Overview: This top-end model delivers across the board and provides everything you could want in a cycling shoe. Specialized Body Geometry features deliver a solid platform that make this shoe wearable for a majority of foot types, two BOA closures secure a perfect fit and the FACT 12, high modulus carbon sole is as stiff as you would ever want.
Specialized has perfected the use of the BOA closure system with the new S-Works Road Shoe. Nothing has changed from the 2010 model – all the same Body Geometry features are present along with two BOA S1 dials that rotate in either direction to tighten or loosen the shoe. The top dial locks the ankle and heel down while the mid-foot dial snugs the arch and forefoot.
I previously owned a pair of the 2009 S-Works shoes that only had one BOA dial. I bought a pair of the new model to see if performance and fit were enhanced with two dials instead of one.
I was in awe at the comfort of these shoes right out of the box. There was no “break in period” what so ever. This may be due to the fact that I was already riding in Specialized shoes, but I was still impressed with how comfy these were on my first ride. Sizing and fit feels similar to previous editions of the shoe. I found the heel to be on the narrow side with a snug mid-foot and roomy toe box. One of the reasons I truly love this shoe is that it will fit a range of foot types thanks to the BOA closure system. I have a slender foot, but the dials allow me to tighten these down enough to get a secure fit. There’s no way this upper would work on my feet if I was trying to synch down a buckle and a couple Velcro straps. This phenomenon has made me a believer that the BOA dials are a superior closure system over traditional buckles and straps.
The cords of the BOA lacing system disperse pressure more evenly over the top of the shoe, creating a uniform enclosure, the way the laces of a running shoe work. The inherent problem with straps is that they can cause pressure points as you tighten them down. Many companies address this problem by making pads that are built into the strap that disperse pressure. The Specialized Pro Road Shoe utilizes this design. If you can’t get past the idea of having dials on your shoe, the Pro Road has all the great Body Geometry features of the S-Works shoe without the BOA dials.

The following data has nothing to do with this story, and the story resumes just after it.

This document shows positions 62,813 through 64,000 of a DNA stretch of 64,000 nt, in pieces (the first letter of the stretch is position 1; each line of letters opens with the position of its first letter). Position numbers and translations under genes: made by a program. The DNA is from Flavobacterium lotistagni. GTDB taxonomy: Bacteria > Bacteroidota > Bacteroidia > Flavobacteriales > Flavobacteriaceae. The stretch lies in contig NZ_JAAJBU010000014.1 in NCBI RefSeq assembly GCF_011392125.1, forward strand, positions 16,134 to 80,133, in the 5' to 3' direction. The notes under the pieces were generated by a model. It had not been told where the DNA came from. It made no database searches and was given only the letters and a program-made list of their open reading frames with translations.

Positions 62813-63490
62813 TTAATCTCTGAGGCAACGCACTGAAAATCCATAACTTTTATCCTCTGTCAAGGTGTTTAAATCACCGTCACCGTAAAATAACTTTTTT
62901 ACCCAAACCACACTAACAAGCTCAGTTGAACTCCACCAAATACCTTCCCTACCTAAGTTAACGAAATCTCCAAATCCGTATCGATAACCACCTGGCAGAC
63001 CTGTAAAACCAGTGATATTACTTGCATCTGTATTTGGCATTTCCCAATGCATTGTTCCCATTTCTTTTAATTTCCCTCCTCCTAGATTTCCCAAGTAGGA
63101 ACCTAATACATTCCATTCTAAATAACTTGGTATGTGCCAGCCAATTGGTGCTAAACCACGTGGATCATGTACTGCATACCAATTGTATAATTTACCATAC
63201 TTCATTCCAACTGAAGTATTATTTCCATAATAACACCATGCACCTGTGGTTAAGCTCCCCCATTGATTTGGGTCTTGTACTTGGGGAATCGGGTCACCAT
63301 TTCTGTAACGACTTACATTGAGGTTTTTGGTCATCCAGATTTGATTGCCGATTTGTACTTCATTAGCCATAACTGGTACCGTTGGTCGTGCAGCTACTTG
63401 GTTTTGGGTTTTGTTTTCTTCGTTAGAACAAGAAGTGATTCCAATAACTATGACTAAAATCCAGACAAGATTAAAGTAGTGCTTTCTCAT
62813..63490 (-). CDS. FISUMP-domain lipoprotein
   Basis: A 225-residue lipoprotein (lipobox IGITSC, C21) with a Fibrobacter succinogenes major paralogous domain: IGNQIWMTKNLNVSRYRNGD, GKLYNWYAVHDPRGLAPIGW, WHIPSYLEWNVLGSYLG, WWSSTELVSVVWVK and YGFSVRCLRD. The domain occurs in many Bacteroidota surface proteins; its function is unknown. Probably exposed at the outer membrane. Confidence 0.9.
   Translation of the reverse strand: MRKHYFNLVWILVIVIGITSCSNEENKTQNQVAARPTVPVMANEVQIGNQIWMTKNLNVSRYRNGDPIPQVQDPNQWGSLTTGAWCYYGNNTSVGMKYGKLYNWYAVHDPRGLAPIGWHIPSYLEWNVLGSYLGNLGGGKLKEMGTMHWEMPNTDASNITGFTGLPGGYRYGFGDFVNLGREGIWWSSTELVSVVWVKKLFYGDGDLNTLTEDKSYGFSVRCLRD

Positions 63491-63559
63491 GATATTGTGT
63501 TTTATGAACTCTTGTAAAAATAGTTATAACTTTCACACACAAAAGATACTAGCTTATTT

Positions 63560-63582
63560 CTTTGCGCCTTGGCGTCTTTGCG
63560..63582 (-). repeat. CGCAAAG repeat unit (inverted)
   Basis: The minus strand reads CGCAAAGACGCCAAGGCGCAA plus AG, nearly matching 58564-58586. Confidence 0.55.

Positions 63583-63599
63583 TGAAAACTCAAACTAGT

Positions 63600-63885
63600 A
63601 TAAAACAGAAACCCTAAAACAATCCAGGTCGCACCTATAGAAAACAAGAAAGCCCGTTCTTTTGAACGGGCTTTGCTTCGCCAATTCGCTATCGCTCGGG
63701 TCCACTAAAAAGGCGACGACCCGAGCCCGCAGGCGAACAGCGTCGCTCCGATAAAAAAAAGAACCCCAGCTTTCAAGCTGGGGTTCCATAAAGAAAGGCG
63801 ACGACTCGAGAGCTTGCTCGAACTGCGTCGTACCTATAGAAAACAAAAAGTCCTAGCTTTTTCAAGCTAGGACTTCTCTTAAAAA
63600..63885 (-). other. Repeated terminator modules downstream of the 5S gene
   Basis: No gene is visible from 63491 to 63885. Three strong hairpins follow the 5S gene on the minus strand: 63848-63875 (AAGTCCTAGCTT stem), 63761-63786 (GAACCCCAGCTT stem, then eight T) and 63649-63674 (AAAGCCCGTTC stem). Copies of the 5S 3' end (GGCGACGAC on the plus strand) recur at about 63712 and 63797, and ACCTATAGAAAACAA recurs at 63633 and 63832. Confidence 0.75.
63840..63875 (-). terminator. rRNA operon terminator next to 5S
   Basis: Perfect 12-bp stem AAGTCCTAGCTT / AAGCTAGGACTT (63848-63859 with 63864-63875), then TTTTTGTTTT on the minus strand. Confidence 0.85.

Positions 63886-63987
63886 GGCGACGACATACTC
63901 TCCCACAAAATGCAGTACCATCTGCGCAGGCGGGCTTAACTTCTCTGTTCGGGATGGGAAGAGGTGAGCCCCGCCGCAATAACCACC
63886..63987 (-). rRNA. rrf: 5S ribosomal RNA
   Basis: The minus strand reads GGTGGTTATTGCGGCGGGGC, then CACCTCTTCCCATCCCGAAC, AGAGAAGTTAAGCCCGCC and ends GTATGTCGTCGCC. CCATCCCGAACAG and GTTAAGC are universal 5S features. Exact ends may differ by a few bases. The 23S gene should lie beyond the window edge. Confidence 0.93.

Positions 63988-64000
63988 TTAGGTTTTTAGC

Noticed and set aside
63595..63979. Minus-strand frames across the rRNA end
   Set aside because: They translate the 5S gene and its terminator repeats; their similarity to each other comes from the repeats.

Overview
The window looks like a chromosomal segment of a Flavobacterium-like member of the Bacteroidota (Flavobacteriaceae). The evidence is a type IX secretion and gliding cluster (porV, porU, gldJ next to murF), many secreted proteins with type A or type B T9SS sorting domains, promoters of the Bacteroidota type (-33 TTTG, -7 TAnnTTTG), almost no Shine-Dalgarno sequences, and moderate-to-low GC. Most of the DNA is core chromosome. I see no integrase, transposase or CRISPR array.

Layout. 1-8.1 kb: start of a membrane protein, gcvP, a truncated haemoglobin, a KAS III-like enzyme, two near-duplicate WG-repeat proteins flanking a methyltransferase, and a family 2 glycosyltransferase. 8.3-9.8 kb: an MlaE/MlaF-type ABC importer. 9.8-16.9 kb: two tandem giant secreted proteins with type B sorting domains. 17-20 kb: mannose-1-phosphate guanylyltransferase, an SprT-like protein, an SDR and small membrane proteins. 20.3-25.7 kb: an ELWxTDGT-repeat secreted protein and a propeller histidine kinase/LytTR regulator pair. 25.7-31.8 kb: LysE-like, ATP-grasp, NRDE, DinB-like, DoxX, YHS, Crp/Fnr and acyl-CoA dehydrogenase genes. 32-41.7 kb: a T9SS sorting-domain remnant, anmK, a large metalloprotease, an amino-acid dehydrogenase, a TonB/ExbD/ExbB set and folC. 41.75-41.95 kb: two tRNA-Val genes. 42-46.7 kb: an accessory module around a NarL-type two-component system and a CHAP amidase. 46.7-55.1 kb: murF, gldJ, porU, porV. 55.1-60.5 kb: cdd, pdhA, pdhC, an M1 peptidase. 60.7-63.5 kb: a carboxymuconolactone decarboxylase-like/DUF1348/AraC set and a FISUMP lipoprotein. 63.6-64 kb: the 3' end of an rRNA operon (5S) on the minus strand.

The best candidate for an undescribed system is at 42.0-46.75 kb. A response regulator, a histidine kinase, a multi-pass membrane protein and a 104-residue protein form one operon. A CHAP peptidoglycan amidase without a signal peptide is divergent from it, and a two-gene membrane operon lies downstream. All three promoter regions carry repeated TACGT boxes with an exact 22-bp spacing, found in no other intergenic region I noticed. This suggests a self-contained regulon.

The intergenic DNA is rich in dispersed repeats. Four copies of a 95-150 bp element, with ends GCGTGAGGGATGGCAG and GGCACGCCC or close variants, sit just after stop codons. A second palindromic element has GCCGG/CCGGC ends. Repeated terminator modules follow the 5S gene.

The FACT 12 carbon sole supplies sensational stiffness. Every time I stand up to pedal, I feel confident knowing my shoes are working for me, not against me as I push down on the pedals. The sole is also ventilated to keep air flowing through the shoe. The water-resistant upper is well ventilated too, with open mesh panels on the tops and sides of the shoe.
- Varus Wedge: Engineered into the outsole of the shoe to account for the naturally canted angle of the foot. Having this angle is fine for walking, but it can cause rotational movement of the knee, shin and foot while biking. This creates knee pressure and strain while degrading efficiency. The varus wedge accounts for this angle, creating a balanced platform for maximum power output.
- Metatarsal Button: Lifts and separates the metatarsals to eliminate hot spots that occur from bunching of the toes.
- Longitudinal Arch: Similar idea to the varus wedge, except arch support is supplied from the footbed instead of the outsole. Specialized offers three levels of arch support in their footbeds which can be purchased separately.
Final Score: I have never given a perfect score in a review, but I’m so impressed with these shoes that I have to give my first ever 10 out of 10. The fit rivals the slipper-like feel of the Sidi Ergo 2 at $80 less. The sole is stiffer than anything else I’ve ridden. The BOA closures are a definite improvement over the 2009 model, giving the upper a customizable, secure fit. The styling is classy without being too flashy. Some people may not like the shiny finish, but I think that if you’re dropping $350 on shoes, you want to be noticed, at least a little.
The only issue that can, and probably will arise, is that the BOA dials will need to be replaced. Like all moving parts, the BOA dials and cords will wear out over time. I have never had to replace these, but I can’t imagine it being too difficult and the parts cost less than $20.
Specialized uses the BOA dial on several other models in its line of 2011 shoes. They seem to be ahead of the game, creating trends and utilizing new technologies. It will be interesting to see who follows suit.